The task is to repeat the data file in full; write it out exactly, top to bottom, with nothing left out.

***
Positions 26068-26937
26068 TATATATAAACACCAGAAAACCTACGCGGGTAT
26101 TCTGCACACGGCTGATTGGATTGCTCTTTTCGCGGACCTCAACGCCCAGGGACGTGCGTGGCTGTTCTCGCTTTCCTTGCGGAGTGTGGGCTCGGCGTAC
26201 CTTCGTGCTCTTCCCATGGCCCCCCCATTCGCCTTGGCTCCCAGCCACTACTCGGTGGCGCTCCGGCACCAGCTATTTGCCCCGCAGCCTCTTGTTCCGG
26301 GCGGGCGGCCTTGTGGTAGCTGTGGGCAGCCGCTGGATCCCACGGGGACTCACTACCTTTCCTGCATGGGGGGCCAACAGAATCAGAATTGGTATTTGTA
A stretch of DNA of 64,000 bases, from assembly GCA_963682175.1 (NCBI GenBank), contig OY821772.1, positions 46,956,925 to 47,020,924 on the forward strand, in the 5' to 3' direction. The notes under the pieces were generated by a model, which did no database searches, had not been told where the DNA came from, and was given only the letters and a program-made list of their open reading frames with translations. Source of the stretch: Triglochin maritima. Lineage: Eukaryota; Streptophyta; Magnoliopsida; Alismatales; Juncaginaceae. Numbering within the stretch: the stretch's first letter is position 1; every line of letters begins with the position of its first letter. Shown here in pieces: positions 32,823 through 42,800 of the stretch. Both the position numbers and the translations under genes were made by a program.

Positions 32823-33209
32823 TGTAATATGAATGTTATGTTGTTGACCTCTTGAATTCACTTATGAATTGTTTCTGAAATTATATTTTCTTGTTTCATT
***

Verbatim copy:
Positions 26068-26937
26068 TATATATAAACACCAGAAAACCTACGCGGGTAT
26101 TCTGCACACGGCTGATTGGATTGCTCTTTTCGCGGACCTCAACGCCCAGGGACGTGCGTGGCTGTTCTCGCTTTCCTTGCGGAGTGTGGGCTCGGCGTAC
26201 CTTCGTGCTCTTCCCATGGCCCCCCCATTCGCCTTGGCTCCCAGCCACTACTCGGTGGCGCTCCGGCACCAGCTATTTGCCCCGCAGCCTCTTGTTCCGG
26301 GCGGGCGGCCTTGTGGTAGCTGTGGGCAGCCGCTGGATCCCACGGGGACTCACTACCTTTCCTGCATGGGGGGCCAACAGAATCAGAATTGGTATTTGTA
A stretch of DNA of 64,000 bases, from assembly GCA_963682175.1 (NCBI GenBank), contig OY821772.1, positions 46,956,925 to 47,020,924 on the forward strand, in the 5' to 3' direction. The notes under the pieces were generated by a model, which did no database searches, had not been told where the DNA came from, and was given only the letters and a program-made list of their open reading frames with translations. Source of the stretch: Triglochin maritima. Lineage: Eukaryota; Streptophyta; Magnoliopsida; Alismatales; Juncaginaceae. Numbering within the stretch: the stretch's first letter is position 1; every line of letters begins with the position of its first letter. Shown here in pieces: positions 32,823 through 42,800 of the stretch. Both the position numbers and the translations under genes were made by a program.

Positions 32823-33209
32823 TGTAATATGAATGTTATGTTGTTGACCTCTTGAATTCACTTATGAATTGTTTCTGAAATTATATTTTCTTGTTTCATT